Pearl Harbor Day 1941 When Baseball Became An Integral Part Of Boosting America’s Morale


President Franklin Roosevelt urged baseball leaders to continue putting a product on the field.

It was 82 years ago that the Japanese attacked the United States Pearl Harbor Naval Shipyard in Hawaii and forced the entry of America into World War II. The United States was on the sidelines for 27 months watching the war in Europe unfold. On December 8th, President Franklin Delano Roosevelt requested Congress declare war which it did. The Commissioner of Baseball, Kenesaw Mountain Landis, on January 15th, 1942 sent a letter to Roosevelt with a simple question, what do you want us to do? Americans were asked to sacrifice and rationing plans along with blackouts were being discussed. Baseball was bigger than life itself with sixteen Major League teams and about 300 Minor League clubs. Roosevelt responded and told Landis to play ball although there was no official mandate.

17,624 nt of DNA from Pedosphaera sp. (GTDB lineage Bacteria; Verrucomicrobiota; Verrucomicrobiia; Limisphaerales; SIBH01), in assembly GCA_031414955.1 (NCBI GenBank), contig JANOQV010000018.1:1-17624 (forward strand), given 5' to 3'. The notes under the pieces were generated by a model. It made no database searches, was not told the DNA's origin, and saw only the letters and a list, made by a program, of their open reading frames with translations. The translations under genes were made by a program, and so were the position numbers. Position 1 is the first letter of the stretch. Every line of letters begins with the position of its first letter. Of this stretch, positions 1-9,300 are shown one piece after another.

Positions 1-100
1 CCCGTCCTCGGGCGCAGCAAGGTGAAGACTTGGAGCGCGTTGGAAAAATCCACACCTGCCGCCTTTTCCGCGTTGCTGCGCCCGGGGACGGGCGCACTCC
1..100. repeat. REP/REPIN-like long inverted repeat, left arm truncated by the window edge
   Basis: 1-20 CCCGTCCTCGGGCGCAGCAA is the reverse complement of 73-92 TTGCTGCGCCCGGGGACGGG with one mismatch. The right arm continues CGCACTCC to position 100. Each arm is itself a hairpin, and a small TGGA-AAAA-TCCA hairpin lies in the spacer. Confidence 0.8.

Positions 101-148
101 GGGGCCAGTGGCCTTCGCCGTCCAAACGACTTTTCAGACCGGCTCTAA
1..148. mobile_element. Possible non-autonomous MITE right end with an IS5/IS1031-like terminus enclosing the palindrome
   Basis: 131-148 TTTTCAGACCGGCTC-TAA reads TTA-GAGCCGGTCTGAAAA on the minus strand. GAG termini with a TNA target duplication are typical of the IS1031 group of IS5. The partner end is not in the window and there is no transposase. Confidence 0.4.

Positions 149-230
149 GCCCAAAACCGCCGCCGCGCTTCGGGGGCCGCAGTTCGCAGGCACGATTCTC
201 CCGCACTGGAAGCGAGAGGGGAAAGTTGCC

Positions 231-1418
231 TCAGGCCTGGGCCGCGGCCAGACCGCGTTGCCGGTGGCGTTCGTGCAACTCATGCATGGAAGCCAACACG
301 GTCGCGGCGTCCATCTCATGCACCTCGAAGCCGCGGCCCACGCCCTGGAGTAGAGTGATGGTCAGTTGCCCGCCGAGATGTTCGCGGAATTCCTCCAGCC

In “The Green Light Letter” Roosevelt wrote Landis.  “I honestly feel that it would be best for the country to keep baseball going. There will be fewer people unemployed and everybody will work longer hours and harder than ever before. And that means that they ought to have a chance for recreation and for taking their minds off their work even more than before.” Baseball was the king of American sports and with that letter, other sports leagues according to the late owner of the National Football League’s Pittsburgh Steelers Dan Rooney, who was just a boy in 1942, interpreted it to mean sports could go on. The National Hockey League was reeling though. Canada entered World War II in September, 1939 and most NHL players were from Canada and that meant NHL teams had players leave to fight in Europe. One NHL franchise did not make it, the New York Americans or Brooklyn Americans suspended operations in 1942 and never returned. All 16 MLB teams survived the war. The NFL struggled, lost teams but survived.

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FDR said you should Play Ball